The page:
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50 Women Game-Changers (in Food): #4 Martha Stewart - Strip Steak w/ Chimichurri & Roasted Potato Wedges

In May '11, Gourmet posted a list of 50 Women Game-Changers (in Food) that runs the gamut from food writers to cookbook authors to television personalities to restauranteurs to chefs to food bloggers.  Some are a given.  Some are controversial.  Speaking the names of some brings fond childhood memories.  Speaking the names of others will make some readers cringe.  And of course, some of our favorites were not even included.  We food-lovers are a passionate bunch of people and whether we agree or disagree, every woman on this list has earned her place for a reason.  Being a woman who is passionate about food (cooking, eating, talking about, writing about, photographing), when I caught wind of Mary from One Perfect Bite's idea of cooking/blogging her way through each of these 50 per week...I knew I wanted to join her.  Many of these women paved the way for us in culinary school, in the kitchen, in cookbooks, in food writing, and on television and I think it is a fabulous way to pay tribute to their efforts.  Some of the women on the list have been tops with me for years.  Some I have heard of (perhaps even seen, read, or cooked from) before.  And there are even a handful that I am not familiar with at all.  I excited to educate myself on each of these women game-changers and hope you look forward to reading along.  We are going in order from 1 to 50.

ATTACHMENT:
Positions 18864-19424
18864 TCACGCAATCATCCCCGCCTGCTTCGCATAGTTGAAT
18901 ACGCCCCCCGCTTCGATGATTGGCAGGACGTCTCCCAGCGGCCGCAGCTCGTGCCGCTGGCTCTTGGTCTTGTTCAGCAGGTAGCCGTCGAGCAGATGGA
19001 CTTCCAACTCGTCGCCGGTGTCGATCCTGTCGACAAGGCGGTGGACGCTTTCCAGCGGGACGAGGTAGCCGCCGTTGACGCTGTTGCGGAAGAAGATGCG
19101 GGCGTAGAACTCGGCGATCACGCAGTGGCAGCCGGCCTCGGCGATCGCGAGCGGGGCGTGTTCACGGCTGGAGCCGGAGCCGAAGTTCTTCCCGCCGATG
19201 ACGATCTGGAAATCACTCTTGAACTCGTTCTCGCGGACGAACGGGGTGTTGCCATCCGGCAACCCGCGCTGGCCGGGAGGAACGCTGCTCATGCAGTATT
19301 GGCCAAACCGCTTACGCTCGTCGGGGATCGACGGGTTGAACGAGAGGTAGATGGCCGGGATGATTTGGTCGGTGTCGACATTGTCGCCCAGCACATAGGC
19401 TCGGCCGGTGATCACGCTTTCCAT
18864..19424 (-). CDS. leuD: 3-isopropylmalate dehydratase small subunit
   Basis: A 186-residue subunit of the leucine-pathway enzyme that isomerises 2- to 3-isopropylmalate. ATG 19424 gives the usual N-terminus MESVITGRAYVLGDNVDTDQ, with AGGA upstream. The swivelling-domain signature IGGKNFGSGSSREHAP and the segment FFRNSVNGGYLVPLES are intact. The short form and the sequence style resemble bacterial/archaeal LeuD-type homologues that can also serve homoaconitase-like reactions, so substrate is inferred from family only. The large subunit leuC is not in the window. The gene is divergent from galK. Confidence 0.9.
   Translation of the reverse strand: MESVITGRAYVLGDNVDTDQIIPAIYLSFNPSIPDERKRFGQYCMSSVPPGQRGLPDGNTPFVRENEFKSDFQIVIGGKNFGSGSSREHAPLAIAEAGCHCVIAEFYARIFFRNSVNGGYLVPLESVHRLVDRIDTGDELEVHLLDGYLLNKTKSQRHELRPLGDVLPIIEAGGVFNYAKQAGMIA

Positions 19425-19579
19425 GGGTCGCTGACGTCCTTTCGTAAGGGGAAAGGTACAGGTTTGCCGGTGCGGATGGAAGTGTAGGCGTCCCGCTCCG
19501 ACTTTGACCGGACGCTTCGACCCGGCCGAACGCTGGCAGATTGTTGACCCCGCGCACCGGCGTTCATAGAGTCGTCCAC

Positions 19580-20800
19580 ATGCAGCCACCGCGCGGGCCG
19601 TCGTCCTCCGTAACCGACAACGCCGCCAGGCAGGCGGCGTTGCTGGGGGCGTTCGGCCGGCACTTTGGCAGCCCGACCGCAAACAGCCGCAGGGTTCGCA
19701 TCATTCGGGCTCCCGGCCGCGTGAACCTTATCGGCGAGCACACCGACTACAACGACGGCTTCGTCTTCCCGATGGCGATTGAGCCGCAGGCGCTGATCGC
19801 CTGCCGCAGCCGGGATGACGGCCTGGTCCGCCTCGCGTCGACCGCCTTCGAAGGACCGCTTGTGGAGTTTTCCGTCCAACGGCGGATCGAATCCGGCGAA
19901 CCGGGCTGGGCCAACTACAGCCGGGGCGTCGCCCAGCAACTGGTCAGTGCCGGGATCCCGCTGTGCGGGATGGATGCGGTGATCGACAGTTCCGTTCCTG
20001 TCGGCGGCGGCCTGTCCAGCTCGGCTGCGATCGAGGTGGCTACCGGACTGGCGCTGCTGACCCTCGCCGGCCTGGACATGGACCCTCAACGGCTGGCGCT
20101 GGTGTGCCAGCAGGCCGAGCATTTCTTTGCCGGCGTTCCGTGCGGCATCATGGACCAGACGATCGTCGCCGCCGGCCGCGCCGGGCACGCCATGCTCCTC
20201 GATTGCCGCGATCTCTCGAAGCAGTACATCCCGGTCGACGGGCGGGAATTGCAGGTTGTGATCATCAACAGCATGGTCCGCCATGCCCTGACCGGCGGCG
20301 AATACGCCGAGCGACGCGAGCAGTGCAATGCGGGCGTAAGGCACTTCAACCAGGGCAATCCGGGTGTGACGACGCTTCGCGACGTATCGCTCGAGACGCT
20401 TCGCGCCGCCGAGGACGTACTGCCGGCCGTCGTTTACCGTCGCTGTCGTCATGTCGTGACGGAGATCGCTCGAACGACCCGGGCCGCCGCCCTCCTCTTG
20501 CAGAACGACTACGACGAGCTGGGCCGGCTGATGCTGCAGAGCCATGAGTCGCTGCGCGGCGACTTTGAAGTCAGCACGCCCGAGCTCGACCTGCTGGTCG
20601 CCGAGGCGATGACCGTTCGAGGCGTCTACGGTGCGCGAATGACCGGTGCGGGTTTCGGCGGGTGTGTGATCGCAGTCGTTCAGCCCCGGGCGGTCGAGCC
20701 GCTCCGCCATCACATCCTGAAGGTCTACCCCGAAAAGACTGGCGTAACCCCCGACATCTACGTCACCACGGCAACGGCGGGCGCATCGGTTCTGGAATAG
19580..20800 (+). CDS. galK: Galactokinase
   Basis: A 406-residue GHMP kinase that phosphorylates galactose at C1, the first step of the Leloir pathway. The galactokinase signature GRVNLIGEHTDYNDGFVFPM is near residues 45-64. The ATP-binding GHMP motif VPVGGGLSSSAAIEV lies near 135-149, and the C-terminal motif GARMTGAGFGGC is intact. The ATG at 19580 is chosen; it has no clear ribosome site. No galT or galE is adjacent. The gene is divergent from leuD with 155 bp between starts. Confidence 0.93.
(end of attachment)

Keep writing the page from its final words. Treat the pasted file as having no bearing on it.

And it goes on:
the "Gourmet" prompt...
4. Martha Stewart- Cooking as an ingredient of homemaking; homemaking as a craft; crafts as a competitive sport; the art of multimedia saturation—all this we blame on Martha.